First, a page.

In an ideal world, Tay envisions databases keeping both semantic and keyword-based matching systems, but fears that database owners may not keep both if the cost to maintain both is high and if natural language searching is more widely used than keyword searching. Ultimately, he sees the incorporation of AI into traditional, fee-based databases as an opportunity for librarians in that we will be able to adopt new roles as database evaluators. He thinks that librarians should learn about evaluation frameworks and how to run them so that we can provide assessments of the AI functions of databases to our organizations.

Online Searcher’s Ojala sees a future search environment transformed by the addition of GenAI, which she describes as information creation rather than information retrieval. GenAI will change how we search but not that we search. Concerns about hallucinations will be mitigated when the model is trained on trusted content in subscription databases and with the ability to converse with search results. Search will become multimodal as more formats are seen as relevant to research requests.

Bates agrees that “It would be fabulous if we could have conversations with material in a fee-based database. Imagine asking it, ‘What are some of the key trends in the XYZ industry, focusing on the Asia-Pacific market?’ or, ‘What is the established case law on this issue when applied in this situation?’ and getting a useful answer.” She also thinks that concerns surrounding the validity of results will be quickly assuaged, just as they were when fee-based services began to offer relevance-ranking of results. While we can conduct traditional Boolean searches to verify results, Bates believes GenAI will parallel the case of relevance ranking, when soon enough, we “did not even question” their accuracy.

Ultimately, one of the best case scenarios involving the future use of AI by information professionals would be an environment in which these tools are already completely developed and put through their paces, rather than the current beta-like versions that have been unveiled for the public to test-drive. Bates hypothesizes that after these technologies have been refined and incorporated as back-end implementations to long-trusted databases, “they will disappear behind the scenes.”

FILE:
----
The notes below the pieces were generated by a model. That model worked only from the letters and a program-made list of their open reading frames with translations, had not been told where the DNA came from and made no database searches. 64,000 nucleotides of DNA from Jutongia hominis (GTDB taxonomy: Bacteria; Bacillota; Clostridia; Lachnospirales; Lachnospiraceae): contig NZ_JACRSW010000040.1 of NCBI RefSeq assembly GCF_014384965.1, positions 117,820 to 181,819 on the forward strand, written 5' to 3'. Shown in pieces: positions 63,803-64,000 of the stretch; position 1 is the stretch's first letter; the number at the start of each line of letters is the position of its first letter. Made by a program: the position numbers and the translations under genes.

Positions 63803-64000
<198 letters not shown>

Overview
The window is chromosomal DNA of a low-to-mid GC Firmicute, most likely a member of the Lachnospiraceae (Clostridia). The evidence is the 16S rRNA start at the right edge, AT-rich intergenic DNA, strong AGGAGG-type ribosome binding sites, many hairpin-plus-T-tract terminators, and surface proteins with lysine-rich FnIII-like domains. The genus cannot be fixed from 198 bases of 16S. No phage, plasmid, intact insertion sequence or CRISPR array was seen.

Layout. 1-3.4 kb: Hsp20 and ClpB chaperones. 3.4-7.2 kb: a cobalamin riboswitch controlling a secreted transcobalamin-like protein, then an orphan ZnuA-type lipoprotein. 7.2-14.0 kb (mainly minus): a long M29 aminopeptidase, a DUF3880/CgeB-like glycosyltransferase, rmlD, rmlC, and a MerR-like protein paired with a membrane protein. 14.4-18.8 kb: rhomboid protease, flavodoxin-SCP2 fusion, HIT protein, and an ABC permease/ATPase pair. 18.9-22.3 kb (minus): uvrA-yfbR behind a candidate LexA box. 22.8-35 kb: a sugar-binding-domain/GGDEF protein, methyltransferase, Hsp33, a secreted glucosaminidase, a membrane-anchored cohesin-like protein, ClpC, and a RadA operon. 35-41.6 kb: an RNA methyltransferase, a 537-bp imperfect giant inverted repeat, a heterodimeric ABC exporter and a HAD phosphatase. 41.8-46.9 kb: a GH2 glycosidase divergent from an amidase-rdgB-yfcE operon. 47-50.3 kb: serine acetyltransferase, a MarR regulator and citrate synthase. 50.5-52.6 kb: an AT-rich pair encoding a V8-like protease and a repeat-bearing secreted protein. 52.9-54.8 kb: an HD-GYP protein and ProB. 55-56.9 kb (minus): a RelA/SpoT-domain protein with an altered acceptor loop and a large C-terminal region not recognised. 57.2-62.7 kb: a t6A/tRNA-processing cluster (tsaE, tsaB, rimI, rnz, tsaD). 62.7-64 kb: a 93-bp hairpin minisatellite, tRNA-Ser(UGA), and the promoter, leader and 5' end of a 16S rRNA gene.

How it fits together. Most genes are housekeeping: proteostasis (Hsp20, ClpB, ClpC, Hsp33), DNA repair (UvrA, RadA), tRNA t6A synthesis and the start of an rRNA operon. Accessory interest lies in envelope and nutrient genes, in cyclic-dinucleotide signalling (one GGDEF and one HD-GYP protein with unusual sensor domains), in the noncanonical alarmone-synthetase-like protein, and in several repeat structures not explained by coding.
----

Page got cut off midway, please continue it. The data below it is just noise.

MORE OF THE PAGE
In order to foster this best case scenario, “creating meaningful relationships” becomes even more critical, according to Chad Mairn of St. Petersburg College. He sees a need to partner with “AI and other technology companies, policymakers, researchers, and other organizations” to advance the work of “developing effective strategies for addressing AI-generated issues now and into the future.”

New Role: The AI Whisperer

In March 2023, Bloomberg ran a story about a hot new job being created by the AI boom: the “prompt engineer,” or, as Bloomberg called it, the “AI Whisperer” ( positions, which do not require a computer engineering degree and come with salaries upwards of $300,000, consist of people who spend their days writing prompts, or basically search strategies, to harness the power of the AI algorithm to produce the best content results. For librarians, this is part and parcel to the work that we have done all along. It essentially combines reference interviewing skills with good, old-fashioned database searching by ultimately translating Boolean search logic and advanced search syntax into the types of written questions that the AI tool can best understand.

As I was rereading the Bloomberg article in advance of writing this piece, I received a pop-up job ad for a “Prompt Engineer and Librarian” at AI-startup Anthropic ( The ad describes the position and then lists responsibilities, which are such a natural fit for our abilities and training:

“You will figure out the best methods of prompting our AI to accomplish a wide range of tasks, then document these methods to build up a library of tools and a set of tutorials that allows others to learn prompt engineering, as well as work with high value partners to directly solve their challenges.”

The day-to-day responsibilities included, in part, these tasks:

  • Build up a library of high quality prompts or prompt chains to accomplish a variety of tasks, with an easy guide to help users search for the one that meets their needs.
  • Build a set of tutorials and interactive tools that teach the art of prompt engineering to our customers.

I was so excited to see that Anthropic was looking to librarians as a natural fit for these positions. Indeed, it is a huge opportunity for us as information professionals. How can we best prepare for these roles?

Del Castillo sees a natural fit, given the similarities between prompt engineering and the controlled vocabulary and search strategy creation inherent in librarianship, stating that “finding the right keywords and commands is the bread and butter of library instruction.”

Guides on the AI Superhighway

Even if we are not aspiring to write code, it is essential that we understand the basics of how large language models (LLMs) work. Phaedra Boinodiris, IBM Consulting’s global leader for trustworthy AI, suggested three straightforward video lectures from professors at the University of Washington: “Large Language Models From Scratch” ( and “Large Language Models: Part Two” (, from Steven Seitz, and “ChatGP-Why: When, If Ever, Is Synthetic Text Safe, Appropriate, and Desirable?” (, from Emily Bender.